Former Deputy Prime Minister S Jayakumar and former Chief Justice Chan Sek Keong
While Singapore is well-known for its strict and robust legal system, critics have also questioned the transparency and autonomy of its courts. Yet amidst these mixed views of Singapore’s legal system, it is an undeniable fact that the rule of law has been central to Singapore’s post-independence success. And at the core of Singapore’s rule of law is former Prime Minister Mr Lee Kuan Yew.
What is Mr Lee’s conception of rule of law as a statesman and lawyer, and how did this factor into Singapore’s governance and success?
Having served as Deputy Prime Minister and prior to that, Minister for Foreign Affairs, Home Affairs, Law and Labour, Professor S. Jayakumar gave a detailed overview of Mr Lee’s rule of law that was peppered with personal anecdotes based on his experience in government.
Issues of race and religion proved particularly important, given that Mr Lee had set out to differentiate Singapore neighbours by establishing a rule of law that ensured non-discrimination of minorities. The law provided for a tough stance on those who disrupted racial or religious harmony.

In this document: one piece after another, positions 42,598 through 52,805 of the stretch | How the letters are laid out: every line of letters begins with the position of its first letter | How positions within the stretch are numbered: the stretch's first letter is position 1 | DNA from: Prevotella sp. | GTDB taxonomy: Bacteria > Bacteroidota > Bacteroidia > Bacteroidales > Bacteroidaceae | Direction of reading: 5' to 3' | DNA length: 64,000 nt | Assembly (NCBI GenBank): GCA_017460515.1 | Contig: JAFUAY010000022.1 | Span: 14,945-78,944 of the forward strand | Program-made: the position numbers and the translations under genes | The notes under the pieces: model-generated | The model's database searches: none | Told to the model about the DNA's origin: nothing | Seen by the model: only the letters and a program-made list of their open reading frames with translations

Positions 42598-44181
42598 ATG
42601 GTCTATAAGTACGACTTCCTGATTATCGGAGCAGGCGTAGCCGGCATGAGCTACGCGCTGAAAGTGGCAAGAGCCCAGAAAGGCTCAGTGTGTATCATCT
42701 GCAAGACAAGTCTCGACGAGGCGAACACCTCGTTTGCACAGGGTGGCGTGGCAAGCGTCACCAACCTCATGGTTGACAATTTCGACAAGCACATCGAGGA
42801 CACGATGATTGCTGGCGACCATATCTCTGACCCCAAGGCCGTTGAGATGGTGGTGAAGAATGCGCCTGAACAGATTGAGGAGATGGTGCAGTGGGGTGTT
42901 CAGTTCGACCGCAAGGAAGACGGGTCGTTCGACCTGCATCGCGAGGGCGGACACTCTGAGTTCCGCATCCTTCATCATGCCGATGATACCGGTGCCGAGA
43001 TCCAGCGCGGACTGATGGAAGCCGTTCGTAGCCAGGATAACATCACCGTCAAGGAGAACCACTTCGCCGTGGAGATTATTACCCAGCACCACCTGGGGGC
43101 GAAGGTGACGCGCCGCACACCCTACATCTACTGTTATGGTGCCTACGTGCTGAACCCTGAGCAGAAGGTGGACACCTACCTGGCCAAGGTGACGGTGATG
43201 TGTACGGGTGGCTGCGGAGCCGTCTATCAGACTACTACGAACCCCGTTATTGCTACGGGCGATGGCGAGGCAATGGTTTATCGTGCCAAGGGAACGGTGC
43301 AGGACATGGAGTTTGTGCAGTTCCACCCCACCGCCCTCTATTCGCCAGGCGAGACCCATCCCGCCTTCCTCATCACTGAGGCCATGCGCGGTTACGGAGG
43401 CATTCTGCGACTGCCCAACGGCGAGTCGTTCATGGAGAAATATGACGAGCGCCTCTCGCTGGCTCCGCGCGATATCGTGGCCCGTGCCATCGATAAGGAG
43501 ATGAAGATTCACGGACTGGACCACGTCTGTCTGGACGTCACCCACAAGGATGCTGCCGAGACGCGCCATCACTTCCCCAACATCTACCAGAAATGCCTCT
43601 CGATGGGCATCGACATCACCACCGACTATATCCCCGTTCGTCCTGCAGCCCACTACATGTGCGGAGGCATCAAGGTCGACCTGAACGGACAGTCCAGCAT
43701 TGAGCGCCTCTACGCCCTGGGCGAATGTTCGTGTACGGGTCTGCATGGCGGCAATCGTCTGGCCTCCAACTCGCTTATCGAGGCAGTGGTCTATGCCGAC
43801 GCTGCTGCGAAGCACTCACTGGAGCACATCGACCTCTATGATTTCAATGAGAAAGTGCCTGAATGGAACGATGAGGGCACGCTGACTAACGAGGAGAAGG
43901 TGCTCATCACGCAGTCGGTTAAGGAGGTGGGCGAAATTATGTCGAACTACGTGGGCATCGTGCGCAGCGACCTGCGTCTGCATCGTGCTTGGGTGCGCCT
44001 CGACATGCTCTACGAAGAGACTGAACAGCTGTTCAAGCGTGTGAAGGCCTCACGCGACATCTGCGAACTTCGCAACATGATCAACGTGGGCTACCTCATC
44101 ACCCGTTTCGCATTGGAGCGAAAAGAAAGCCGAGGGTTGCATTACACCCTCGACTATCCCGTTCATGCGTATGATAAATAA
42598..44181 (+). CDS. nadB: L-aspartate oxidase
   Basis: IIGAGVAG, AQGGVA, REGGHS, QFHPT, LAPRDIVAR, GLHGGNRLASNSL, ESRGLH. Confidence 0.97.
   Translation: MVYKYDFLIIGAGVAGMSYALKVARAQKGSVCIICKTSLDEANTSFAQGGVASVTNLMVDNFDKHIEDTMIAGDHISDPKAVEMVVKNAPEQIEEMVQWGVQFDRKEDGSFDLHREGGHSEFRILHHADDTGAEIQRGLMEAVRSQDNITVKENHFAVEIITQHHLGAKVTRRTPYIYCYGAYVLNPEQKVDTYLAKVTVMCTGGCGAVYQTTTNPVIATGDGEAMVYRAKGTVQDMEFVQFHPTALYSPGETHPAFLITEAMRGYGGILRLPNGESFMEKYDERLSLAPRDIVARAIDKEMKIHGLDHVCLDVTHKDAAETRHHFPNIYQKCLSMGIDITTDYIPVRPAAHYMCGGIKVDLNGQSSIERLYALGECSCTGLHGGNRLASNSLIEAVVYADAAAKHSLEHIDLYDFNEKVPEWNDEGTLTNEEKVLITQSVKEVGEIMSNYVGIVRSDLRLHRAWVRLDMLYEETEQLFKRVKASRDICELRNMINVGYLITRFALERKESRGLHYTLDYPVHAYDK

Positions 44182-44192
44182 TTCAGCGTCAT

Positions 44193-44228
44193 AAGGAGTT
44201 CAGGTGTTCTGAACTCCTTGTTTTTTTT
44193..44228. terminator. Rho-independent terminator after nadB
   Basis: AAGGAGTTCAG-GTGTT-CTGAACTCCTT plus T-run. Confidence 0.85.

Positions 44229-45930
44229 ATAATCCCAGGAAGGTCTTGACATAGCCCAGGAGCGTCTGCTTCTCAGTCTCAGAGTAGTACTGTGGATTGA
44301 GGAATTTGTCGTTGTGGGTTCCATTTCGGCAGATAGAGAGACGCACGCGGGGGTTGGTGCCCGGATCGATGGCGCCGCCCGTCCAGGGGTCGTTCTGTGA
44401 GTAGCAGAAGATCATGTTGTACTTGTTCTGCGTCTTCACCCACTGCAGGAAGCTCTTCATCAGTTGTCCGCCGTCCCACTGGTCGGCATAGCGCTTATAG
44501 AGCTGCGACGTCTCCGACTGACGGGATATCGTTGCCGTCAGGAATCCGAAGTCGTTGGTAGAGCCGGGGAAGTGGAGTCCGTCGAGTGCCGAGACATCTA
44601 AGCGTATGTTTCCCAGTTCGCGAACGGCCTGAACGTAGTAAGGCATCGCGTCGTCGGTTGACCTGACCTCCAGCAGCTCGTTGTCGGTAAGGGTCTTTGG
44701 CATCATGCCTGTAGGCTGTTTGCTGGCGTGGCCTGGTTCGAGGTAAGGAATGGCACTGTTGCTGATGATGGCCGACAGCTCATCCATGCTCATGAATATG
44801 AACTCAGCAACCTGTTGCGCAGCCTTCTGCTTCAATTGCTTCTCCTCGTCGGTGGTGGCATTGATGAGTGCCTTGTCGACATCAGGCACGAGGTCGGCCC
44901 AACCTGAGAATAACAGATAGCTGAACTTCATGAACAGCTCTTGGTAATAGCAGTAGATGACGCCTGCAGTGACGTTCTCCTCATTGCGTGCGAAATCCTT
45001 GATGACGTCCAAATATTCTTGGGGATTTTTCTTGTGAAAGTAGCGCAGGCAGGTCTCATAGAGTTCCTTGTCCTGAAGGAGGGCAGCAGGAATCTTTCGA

Professor Jayakumar also noted that Mr Lee often went beyond laws to ensure racial equality, citing an instance whereby Mr Lee took a transport minister to task for a lack of racial diversity in a Singapore Airlines flight crew which he had personally encountered. The rule of law was also critical in the international realm, given that Singapore’s survival was contingent upon international law and third party adjudication over conflicts.
Professor Jayakumar also dispelled views of Mr Lee’s dictatorial style in cabinet as well as the perceived bias of judges in Mr Lee’s favour during libel suits. In reality, Mr Lee is “intellectually honest” in his willingness to listen to cogent arguments that made sense.
Former Chief Justice Mr Chan Sek Keong said that fundamentally, Mr Lee believed that the rule of law was meant to serve the needs of society and at the same time reflect reality.
Mr Chan noted that “laws are made by people”, and that Singapore’s success has been based on a willingness to adjust the legal framework to international demands and the domestic situation.
On criticisms of Mr Lee’s rule of law, he noted that much of these criticisms were based on a bias towards liberal democratic ideas. Furthermore, Mr Lee’s rule of law has been widely seen as a serious competitor to the liberal democratic version of the rule of law in the global marketplace of ideas. Such criticisms steeped in the liberal democratic tradition do not do justice to Mr Lee’s focus on societal needs, national security, and social stability. In other words, Mr Lee’s formulation of the rule of law is based on“integrity of purpose” that requires law to serve the good of society.
The question and answer session also showed that Mr Lee’s approach to the rule of law is one that was attuned to societal needs and realities. This continues to permeate Singapore’s rule of law, with Professor Jayakumar noting Mr Lee’s “fundamental ideas of the rule of law are deeply ingrained, and that is good for Singapore”.
by Woo Jun Jie